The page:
The Chairman of the Independent Corrupt Practices and Other Related Offences Commission (ICPC), Prof. Bolaji Owasanoye, has identified corrupt practices and other related crimes as possible ripple effects of insecurity and violent extremism.
The Chairman, represented by a member of the Board of ICPC, Hon. Hannatu Mohammed, made the remarks at the launch of the Reports on the United Nations Independent Progress Study on Youth, Peace and Security and the Role of Young People in Preventing Violent Extremism in the Lake Chad Basin held at the Institute for Peace and Conflict Resolution (IPCR) in Abuja recently.
According to him, “The off-shoots of insecurity and violent extremism may leave young people jobless and impoverished to the extent to which they turn to the next seemingly attractive option which regrettably, may be corrupt practices.”
Prof. Owasanoye noted that for every action of the youth, there was bound to be either positive or negative consequences. He therefore called on the youths to opt for the right choices by working against anything that threatens security.
The ICPC boss also expressed “…strong belief that preventing corrupt acts from occurring is more cost effective than settling for the financial and non-financial wastages involved in the process of bringing the corrupt to book. This should be the case with insecurity and violent extremism as well.”
“The ever increasing figure of young people on the nation’s demographic profile is enough justification to spurring well-meaning youths to engaging with constructive strategies targeted at preventing insecurity and violent extremism,” he added.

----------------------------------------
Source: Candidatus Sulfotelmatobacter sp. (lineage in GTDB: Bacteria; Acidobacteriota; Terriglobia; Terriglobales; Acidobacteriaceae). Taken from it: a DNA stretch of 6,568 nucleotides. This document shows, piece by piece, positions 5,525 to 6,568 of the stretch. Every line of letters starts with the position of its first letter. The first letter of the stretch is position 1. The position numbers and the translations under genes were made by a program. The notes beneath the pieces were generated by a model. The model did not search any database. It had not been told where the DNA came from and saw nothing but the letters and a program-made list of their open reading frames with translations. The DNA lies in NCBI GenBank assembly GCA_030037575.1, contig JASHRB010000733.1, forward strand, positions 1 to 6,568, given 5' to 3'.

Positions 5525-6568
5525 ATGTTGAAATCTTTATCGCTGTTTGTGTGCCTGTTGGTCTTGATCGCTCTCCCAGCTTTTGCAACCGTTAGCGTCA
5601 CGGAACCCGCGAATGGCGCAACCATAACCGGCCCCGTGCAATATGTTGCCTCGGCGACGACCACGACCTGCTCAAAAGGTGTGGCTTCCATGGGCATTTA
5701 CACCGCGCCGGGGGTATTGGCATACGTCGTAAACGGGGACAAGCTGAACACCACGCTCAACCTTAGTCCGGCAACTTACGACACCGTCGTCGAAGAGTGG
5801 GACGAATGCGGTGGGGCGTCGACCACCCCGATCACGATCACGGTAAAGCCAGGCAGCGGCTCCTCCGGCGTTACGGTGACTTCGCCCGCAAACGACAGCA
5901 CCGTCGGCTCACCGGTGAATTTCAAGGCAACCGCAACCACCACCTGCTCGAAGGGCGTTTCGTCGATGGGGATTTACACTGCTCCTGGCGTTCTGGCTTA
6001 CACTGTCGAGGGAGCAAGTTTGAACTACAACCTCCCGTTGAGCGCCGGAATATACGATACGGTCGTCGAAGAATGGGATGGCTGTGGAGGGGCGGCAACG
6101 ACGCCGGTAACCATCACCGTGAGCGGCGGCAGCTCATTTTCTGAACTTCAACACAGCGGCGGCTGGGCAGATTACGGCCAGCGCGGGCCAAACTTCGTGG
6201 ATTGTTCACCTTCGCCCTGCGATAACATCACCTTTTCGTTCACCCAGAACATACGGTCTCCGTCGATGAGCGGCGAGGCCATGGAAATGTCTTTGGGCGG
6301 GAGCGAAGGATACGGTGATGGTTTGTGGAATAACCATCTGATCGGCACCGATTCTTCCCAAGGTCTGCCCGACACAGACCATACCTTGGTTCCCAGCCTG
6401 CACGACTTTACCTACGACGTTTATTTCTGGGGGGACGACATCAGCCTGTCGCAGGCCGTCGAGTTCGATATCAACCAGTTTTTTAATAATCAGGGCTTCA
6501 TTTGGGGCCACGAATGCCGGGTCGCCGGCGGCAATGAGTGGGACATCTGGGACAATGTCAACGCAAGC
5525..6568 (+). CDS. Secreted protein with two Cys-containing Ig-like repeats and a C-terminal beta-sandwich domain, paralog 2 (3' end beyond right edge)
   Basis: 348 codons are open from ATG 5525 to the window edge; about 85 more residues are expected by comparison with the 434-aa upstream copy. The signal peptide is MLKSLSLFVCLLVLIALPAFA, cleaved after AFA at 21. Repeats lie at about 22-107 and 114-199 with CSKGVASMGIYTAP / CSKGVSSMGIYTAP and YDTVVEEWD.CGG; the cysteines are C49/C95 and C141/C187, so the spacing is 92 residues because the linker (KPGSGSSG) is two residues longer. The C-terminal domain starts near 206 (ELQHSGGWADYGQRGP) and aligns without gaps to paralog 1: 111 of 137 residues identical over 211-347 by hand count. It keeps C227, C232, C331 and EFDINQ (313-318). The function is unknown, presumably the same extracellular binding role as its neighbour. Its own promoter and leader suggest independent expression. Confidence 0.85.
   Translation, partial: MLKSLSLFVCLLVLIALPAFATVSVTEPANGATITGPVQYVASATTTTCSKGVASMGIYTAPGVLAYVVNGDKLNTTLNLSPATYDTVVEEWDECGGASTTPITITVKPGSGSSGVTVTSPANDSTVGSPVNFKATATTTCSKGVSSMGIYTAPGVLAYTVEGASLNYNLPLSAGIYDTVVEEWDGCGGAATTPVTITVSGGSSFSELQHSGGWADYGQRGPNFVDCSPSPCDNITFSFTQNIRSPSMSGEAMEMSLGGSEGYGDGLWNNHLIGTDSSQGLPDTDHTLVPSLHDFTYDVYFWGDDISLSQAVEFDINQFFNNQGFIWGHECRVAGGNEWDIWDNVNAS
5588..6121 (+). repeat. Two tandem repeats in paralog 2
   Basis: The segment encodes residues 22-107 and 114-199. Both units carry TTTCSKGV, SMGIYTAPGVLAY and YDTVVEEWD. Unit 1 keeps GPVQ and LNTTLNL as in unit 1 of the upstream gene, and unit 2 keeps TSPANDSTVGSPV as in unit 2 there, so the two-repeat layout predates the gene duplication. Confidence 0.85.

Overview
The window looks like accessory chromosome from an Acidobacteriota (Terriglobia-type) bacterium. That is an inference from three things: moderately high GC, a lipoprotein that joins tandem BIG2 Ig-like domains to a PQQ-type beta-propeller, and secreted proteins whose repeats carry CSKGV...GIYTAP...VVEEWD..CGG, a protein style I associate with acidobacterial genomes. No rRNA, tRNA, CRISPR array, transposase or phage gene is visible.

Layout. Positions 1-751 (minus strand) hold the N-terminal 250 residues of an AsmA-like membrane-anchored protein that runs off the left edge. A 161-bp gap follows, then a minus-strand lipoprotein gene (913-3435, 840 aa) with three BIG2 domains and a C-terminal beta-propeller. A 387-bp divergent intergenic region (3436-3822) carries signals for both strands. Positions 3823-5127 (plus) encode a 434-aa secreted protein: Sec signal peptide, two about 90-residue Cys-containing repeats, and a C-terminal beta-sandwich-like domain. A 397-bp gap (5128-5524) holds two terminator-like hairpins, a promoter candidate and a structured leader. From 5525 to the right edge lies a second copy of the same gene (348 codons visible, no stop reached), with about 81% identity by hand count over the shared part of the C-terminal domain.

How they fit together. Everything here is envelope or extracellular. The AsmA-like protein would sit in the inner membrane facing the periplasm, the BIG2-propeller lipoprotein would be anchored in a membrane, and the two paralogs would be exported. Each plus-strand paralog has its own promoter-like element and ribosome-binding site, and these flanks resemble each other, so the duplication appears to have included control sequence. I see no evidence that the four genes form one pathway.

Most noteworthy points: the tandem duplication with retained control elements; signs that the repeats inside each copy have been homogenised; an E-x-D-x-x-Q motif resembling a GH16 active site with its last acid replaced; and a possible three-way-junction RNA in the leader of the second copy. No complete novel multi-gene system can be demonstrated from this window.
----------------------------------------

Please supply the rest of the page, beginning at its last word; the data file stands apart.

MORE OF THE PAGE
Earlier in his opening address, Mr. Andy Nkemneme of IPCR, stated that the Youth, Peace and Security agenda as embedded in the United Nations Security Council Resolution (UNSCR) 2250 was also recognized and incorporated in the International Dialogue on Peace-building and State-building (IDPS) – an initiative that was created in 2008 to bring together conflict-affected and fragile countries; international partners and civil society to catalyze successful transitions from conflict and fragility. It remains a new deal for countries affected to better tailor their specific challenges, although Nigeria is yet to sign on to it.
In his remarks, the Director General, IPCR, Dr. Bakut Tswah noted that the reports revealed that there are youths actively engaged in tackling violent extremism, and hence the need to give them more in terms of the enabling environment and support.